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OpinionEditorial

The U.S. presidency is not for profit

President Donald Trump speaks at the 2019 National

President Donald Trump speaks at the 2019 National Historically Black Colleges and Universities Week Conference in Washington on Tuesday. Photo Credit: AP/Carolyn Kaster

The president of the United States should use the power of the office to serve the nation, never once taking the opportunity to enrich oneself.

Corruption and self-dealing were such grave threats to the nation that the Constitution’s framers put the prohibition on presidents accepting payments from domestic and foreign governments into its first two articles. President Donald Trump is Exhibit A of their wisdom.

Unfortunately, the Constitution made honoring those standards self-enforcing. Over the years, many ethics rules have been put in place by Congress and the executive branch to ensure there are no conflicts of interest. Trump, however, has obliterated all tradition and norms of the office, first refusing to divest himself from his company and its many hotels, golf courses and resorts after being elected in 2016. Now, he seems to be profiting from being president. Which leads to a troubling question: Are Trump and others making decisions based on what’s good for the nation, or what’s good for Trump?

With the president refusing to be held to any standards and refusing to make his transactions transparent, Congress must exercise its oversight role.

The most recent revelation involves U.S. military crews refueling planes with increasing frequency at a small commercial airport in Scotland 30 miles from the Trump Turnberry resort, and spending overnights there. But fuel is cheaper at U.S. bases and more than 20 hotels are at or near the airport. Turnberry increased its revenue by $3 million in 2018 after losing $4.5 million in 2017. And the military business helps the debt-ridden, money-losing airport, whose closure would be a blow to Turnberry.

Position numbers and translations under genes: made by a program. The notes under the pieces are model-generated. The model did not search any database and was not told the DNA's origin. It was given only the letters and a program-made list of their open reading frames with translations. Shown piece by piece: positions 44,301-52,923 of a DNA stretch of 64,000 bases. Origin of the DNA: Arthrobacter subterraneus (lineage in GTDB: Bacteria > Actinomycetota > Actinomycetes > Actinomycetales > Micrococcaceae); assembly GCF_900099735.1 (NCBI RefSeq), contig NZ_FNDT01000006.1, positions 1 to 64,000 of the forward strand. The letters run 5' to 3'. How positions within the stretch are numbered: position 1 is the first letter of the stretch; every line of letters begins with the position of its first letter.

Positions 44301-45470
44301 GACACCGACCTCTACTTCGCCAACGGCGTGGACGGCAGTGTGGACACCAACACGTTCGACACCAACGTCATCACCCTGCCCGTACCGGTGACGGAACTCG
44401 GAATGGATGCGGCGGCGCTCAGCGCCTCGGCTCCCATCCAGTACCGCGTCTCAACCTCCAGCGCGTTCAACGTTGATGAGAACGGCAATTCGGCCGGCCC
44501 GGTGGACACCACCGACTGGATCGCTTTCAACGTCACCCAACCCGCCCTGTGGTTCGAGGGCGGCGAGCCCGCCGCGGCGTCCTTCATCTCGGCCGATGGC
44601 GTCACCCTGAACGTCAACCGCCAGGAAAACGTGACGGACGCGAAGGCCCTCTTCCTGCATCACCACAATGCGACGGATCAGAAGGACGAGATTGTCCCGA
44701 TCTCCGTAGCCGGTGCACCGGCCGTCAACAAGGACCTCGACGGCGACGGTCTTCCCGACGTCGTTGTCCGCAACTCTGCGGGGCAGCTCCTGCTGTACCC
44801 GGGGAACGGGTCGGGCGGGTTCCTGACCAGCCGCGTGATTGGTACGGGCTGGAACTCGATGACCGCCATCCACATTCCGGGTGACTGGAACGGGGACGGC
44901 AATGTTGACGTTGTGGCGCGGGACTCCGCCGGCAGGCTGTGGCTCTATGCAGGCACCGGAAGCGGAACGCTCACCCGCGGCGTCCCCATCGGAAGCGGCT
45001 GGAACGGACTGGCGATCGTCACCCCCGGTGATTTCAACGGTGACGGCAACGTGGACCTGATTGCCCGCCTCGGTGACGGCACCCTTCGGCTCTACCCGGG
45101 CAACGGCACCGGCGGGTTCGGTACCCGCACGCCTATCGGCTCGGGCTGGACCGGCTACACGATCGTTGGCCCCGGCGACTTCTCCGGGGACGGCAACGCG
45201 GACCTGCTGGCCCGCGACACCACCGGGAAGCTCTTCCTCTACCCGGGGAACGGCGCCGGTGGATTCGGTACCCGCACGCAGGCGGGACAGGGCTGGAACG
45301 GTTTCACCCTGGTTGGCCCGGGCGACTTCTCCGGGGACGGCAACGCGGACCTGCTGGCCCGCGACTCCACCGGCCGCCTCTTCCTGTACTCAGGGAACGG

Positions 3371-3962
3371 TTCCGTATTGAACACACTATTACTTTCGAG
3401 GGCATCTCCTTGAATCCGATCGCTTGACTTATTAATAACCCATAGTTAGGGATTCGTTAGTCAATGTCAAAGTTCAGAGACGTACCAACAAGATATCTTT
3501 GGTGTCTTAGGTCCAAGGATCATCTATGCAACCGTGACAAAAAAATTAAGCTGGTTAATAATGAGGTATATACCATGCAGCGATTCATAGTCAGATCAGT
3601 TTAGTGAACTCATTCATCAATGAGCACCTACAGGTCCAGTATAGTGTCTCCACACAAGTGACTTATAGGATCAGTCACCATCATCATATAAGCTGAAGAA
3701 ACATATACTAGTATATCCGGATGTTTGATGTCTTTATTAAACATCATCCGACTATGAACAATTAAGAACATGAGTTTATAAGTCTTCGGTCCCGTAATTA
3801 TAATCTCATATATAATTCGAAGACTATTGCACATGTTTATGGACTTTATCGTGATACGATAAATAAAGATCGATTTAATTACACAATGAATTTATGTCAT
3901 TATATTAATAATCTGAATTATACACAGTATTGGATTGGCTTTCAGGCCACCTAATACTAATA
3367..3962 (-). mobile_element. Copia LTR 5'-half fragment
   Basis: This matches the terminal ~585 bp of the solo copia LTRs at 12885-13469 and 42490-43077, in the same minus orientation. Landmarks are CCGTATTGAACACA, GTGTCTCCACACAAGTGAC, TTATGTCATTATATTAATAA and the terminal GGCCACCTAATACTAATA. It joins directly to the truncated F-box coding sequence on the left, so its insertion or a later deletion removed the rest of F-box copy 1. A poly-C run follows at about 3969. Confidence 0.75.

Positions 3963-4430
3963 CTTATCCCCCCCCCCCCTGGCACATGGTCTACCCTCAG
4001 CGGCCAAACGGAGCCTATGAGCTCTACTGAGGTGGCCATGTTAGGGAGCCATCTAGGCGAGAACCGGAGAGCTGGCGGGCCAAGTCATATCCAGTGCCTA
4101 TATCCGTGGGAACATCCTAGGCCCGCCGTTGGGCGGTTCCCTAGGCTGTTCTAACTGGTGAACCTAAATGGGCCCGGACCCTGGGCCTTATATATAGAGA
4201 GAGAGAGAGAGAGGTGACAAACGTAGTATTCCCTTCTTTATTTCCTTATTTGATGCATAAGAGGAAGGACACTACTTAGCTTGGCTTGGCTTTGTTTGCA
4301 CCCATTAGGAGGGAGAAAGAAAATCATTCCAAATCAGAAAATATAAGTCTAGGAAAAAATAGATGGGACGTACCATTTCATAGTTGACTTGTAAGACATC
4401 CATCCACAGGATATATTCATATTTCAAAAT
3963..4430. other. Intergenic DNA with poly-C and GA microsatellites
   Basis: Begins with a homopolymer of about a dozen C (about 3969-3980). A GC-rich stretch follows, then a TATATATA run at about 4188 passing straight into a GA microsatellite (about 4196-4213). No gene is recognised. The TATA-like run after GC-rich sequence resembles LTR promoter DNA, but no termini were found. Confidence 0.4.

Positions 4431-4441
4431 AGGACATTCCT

But there’s much more.

  • Between June 2015, when Trump announced his run, and 2018, at least $16 million was spent at Trump properties by his campaign and federal agencies like the Secret Service. His inauguration committee spent $1.5 million at Trump International Hotel in Washington.
  • The government of Saudi Arabia spent nearly $200,000 at Trump’s Washington hotel in early 2017, one of many cases of foreign officials staying at the property.
  • At Trump’s suggestion, Vice President Mike Pence and his traveling contingent recently stayed at Trump’s resort in Doonbeg, Ireland, 181 miles from Dublin, where Pence had official meetings.
  • Trump himself relentlessly promotes his properties. Since taking office, he has visited at least one on 293 days. He recently suggested that his Doral resort in Florida host the G-7 meetings next year, saying nowhere else in the United States could compete with it. That’s laughable.

Trump says people simply like his properties. But patrons admit it’s about currying favor, supporting Trump, or something similar. Giving business to a Trump property — whether requested or tacitly expected — has become part of the cost of doing business, for political groups, lobbyists, Republican officials and candidates, businesses, foreign governments and Trump’s own administration.

Trump and other entities, like the Air Force, must cooperate with Congress. Americans need to know whether the president they elected to work for them is instead working first for himself.  — The editorial board

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